How old is he? If he's KS1 and just been sent home with a 100 square then it could just be practise on how to use it. E.g. 54 - 23. Find 54, go up 2 rows (because that is 2 lots of 10) and then go 3 units to the left. The answer is under your finger!

He's 6, in year 1

If the question is 63-27, I would try with

1) 63-20 = 43

then split the 7 into 3 and 4

43 -3 = 40, but I still have to take away 4

40 - 4 = 36

or

2) "what if" method

what if instead of having 63-27 I had 63 -30, then the answer would be 33.

But I took away 3 too many (30 is bigger than 27 by 3), so I have to add 3 to 33, which gives me 36

or

3) "what if" method number 2

what if instead of having 63-27 I had 67 - 27, then the answer would be 40, but I started with 4 too many (67 is bigger than 63 by four), so I have to take 4 away from 40 = 36

However, I think this is a hard one to do in your head. Probably he has to do it looking at the 100 square, so he has to do "take away 10" to move vertically, take away one to move left.

Another thing you could do is having 63 beads, or pasta pieces, in 6 groups of 10 and then the three units, and then he can count 63 .... 53.... 43... while he takes away 10 at a time, and then counting 7 back from 43, to get to 36.

Show him in many different ways, I think the exposure to different ways is very important in Maths. Also, you could try the cuisinnaire rods.

Yes. Lots of different ways to get your head around maths is good I agree and certainly helped me when I was younger.

Thanks for those suggestions, your way of explaining things is great and much clearer than I think I'd have come up with!

Off to google cuisinnaire rods!

If he's year 1 and not genius level then it will be just going up the rows and back along the columns as I suggested. Our lower ability year 2s are consolidating this at the moment.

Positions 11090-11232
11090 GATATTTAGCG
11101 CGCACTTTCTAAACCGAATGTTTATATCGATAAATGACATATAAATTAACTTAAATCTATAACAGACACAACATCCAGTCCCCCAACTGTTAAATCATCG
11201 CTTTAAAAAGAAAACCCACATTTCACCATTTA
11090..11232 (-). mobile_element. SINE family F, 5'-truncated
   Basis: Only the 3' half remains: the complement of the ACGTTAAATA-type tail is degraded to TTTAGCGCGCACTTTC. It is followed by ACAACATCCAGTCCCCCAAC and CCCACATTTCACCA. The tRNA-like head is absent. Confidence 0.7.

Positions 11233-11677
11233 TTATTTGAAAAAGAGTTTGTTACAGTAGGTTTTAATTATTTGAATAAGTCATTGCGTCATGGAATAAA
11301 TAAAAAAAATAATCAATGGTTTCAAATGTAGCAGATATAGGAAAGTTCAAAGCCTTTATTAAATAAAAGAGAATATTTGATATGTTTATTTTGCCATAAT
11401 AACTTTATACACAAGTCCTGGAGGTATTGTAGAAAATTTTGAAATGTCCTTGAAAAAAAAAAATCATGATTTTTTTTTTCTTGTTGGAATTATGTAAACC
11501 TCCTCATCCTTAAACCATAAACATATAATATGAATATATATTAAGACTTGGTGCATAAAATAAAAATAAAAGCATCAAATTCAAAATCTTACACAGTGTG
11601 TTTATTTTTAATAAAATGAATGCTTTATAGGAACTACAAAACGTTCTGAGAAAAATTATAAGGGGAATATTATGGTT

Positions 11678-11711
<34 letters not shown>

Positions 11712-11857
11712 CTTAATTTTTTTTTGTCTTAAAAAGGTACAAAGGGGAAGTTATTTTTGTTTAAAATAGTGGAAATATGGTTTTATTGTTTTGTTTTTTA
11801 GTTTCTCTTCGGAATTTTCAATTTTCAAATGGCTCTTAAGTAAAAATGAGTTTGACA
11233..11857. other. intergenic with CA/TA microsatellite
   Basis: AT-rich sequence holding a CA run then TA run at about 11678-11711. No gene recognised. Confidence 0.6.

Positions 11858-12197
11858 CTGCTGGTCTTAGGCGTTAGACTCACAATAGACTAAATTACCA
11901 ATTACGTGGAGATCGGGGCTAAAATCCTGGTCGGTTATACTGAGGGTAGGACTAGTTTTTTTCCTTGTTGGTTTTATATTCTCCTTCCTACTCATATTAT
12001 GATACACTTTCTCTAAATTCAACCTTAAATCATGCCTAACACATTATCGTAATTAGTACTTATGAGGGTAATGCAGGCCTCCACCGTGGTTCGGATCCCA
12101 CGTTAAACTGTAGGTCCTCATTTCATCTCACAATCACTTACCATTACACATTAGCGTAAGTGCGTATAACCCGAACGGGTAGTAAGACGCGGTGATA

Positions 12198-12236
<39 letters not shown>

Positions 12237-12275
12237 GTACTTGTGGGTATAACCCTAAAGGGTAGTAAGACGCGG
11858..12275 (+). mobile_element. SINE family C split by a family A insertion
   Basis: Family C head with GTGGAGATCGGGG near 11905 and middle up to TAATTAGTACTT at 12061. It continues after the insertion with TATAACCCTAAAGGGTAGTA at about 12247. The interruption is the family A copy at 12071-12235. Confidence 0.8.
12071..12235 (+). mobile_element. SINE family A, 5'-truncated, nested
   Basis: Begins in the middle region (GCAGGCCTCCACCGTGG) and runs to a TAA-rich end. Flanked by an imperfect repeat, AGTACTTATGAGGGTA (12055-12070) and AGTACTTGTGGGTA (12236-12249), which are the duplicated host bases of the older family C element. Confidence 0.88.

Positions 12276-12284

Or a backwards number line where you count on in chunks. E.g 67-23 put 23 at start of number line 67 at end then jump in whatever increments they are comfortable (if new to method 10's, 5's, 2's or 1's) if more confident maybe 23+7= 30 + 30 = 60 + 7 = 67 then count up all numbers + so 7 + 30 + 7 = 44

Thanks. He's not daft, but I wouldn't say he's a genius!

We'll go for the up the columns and along the rows of the number square first and see how we get on.

It's interesting and reassuring to see how many different ways are being used out there!

Sorry - I hope I didn't sound rude about the genius comment!

Not at all.

Not sure how i'd cope if i had a genius on my hands!

I would use counting on from the smaller number on a numberline.

Eg 63-27

27 at one end, 63 at other

+7 = 30, +30= 60, +7= 67. So answer is 44

Can use the hundred square to work how many units to next ten, how many tens to nearest 10 without going over, add rest of units

Chunking is division terminology really

Sorry can't draw to make it clearer

Crap realised its add 3 to 30 and add 3 to 63 making answer 36 :-/ That'll teach me not to check my post :-/

63 - 27 = 36

27+3=30+30=60+3=63 but on a numberline

Sorry again